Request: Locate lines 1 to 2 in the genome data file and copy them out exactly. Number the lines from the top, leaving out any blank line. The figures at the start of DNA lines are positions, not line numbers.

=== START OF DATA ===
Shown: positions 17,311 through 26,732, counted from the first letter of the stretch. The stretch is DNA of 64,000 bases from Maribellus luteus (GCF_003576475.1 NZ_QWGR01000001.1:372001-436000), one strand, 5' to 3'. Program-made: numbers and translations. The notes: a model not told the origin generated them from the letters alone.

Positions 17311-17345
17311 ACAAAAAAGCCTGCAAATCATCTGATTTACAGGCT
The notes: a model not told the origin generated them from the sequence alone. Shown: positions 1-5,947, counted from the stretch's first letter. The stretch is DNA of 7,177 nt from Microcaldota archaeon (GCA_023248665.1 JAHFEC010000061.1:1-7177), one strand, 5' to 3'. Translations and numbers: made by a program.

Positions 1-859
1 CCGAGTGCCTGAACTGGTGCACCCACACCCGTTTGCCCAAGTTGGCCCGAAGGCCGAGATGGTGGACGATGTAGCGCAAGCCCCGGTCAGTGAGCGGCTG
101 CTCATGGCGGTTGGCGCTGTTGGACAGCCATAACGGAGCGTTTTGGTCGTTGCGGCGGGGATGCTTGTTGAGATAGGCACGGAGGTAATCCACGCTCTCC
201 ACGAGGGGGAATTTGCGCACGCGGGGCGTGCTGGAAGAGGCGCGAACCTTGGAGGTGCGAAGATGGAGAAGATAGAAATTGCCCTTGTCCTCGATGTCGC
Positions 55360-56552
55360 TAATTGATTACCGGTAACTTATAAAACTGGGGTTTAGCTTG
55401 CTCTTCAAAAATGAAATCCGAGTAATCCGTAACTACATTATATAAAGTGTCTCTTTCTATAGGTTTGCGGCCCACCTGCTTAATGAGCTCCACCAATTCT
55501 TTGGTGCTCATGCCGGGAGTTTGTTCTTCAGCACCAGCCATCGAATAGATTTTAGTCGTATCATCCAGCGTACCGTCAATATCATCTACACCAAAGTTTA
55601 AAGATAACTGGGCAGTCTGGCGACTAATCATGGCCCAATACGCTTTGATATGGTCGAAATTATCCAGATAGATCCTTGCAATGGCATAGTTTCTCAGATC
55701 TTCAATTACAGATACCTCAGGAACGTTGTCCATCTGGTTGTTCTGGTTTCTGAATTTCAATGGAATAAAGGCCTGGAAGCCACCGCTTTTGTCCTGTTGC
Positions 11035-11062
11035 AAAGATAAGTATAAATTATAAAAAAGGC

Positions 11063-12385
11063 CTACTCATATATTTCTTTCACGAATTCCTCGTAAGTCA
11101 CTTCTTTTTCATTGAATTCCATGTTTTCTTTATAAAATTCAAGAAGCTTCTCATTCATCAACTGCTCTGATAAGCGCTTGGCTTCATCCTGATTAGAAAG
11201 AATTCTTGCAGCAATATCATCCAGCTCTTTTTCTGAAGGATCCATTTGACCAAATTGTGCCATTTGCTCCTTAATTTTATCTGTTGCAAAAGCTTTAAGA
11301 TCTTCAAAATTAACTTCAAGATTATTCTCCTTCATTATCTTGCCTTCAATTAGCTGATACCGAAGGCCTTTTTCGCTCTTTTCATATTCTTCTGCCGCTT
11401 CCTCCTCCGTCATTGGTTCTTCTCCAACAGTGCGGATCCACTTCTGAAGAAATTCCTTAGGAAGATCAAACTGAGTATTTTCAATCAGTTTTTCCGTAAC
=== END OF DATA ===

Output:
Shown: positions 17,311 through 26,732, counted from the first letter of the stretch. The stretch is DNA of 64,000 bases from Maribellus luteus (GCF_003576475.1 NZ_QWGR01000001.1:372001-436000), one strand, 5' to 3'. Program-made: numbers and translations. The notes: a model not told the origin generated them from the letters alone.

Positions 17311-17345